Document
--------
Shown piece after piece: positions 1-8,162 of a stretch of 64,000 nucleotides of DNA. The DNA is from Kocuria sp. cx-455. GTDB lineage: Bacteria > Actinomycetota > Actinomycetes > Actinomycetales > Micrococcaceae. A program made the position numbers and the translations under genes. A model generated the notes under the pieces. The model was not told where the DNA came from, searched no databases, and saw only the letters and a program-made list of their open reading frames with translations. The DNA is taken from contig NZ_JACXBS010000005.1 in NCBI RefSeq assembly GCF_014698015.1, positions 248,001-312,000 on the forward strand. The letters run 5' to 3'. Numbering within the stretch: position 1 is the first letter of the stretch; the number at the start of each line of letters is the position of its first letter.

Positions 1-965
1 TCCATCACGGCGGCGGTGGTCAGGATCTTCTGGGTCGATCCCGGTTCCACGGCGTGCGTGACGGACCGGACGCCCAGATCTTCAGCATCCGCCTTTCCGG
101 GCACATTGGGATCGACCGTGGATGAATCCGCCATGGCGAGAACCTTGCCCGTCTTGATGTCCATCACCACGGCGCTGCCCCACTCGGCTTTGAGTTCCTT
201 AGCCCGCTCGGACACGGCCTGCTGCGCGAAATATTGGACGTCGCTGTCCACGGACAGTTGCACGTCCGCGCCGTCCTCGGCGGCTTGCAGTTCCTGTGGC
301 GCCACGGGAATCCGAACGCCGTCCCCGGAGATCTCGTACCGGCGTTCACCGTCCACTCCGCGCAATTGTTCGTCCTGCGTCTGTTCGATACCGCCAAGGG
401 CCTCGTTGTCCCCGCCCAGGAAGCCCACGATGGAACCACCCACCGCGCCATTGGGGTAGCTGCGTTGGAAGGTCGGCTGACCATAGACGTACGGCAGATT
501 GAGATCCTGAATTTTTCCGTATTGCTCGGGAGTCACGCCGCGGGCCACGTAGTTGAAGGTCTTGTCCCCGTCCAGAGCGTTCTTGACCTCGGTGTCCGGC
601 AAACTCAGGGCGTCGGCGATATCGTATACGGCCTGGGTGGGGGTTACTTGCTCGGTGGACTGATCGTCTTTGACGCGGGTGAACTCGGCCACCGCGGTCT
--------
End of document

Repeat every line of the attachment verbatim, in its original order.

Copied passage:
Shown piece after piece: positions 1-8,162 of a stretch of 64,000 nucleotides of DNA. The DNA is from Kocuria sp. cx-455. GTDB lineage: Bacteria > Actinomycetota > Actinomycetes > Actinomycetales > Micrococcaceae. A program made the position numbers and the translations under genes. A model generated the notes under the pieces. The model was not told where the DNA came from, searched no databases, and saw only the letters and a program-made list of their open reading frames with translations. The DNA is taken from contig NZ_JACXBS010000005.1 in NCBI RefSeq assembly GCF_014698015.1, positions 248,001-312,000 on the forward strand. The letters run 5' to 3'. Numbering within the stretch: position 1 is the first letter of the stretch; the number at the start of each line of letters is the position of its first letter.

Positions 1-965
1 TCCATCACGGCGGCGGTGGTCAGGATCTTCTGGGTCGATCCCGGTTCCACGGCGTGCGTGACGGACCGGACGCCCAGATCTTCAGCATCCGCCTTTCCGG
101 GCACATTGGGATCGACCGTGGATGAATCCGCCATGGCGAGAACCTTGCCCGTCTTGATGTCCATCACCACGGCGCTGCCCCACTCGGCTTTGAGTTCCTT
201 AGCCCGCTCGGACACGGCCTGCTGCGCGAAATATTGGACGTCGCTGTCCACGGACAGTTGCACGTCCGCGCCGTCCTCGGCGGCTTGCAGTTCCTGTGGC
301 GCCACGGGAATCCGAACGCCGTCCCCGGAGATCTCGTACCGGCGTTCACCGTCCACTCCGCGCAATTGTTCGTCCTGCGTCTGTTCGATACCGCCAAGGG
401 CCTCGTTGTCCCCGCCCAGGAAGCCCACGATGGAACCACCCACCGCGCCATTGGGGTAGCTGCGTTGGAAGGTCGGCTGACCATAGACGTACGGCAGATT
501 GAGATCCTGAATTTTTCCGTATTGCTCGGGAGTCACGCCGCGGGCCACGTAGTTGAAGGTCTTGTCCCCGTCCAGAGCGTTCTTGACCTCGGTGTCCGGC
601 AAACTCAGGGCGTCGGCGATATCGTATACGGCCTGGGTGGGGGTTACTTGCTCGGTGGACTGATCGTCTTTGACGCGGGTGAACTCGGCCACCGCGGTCT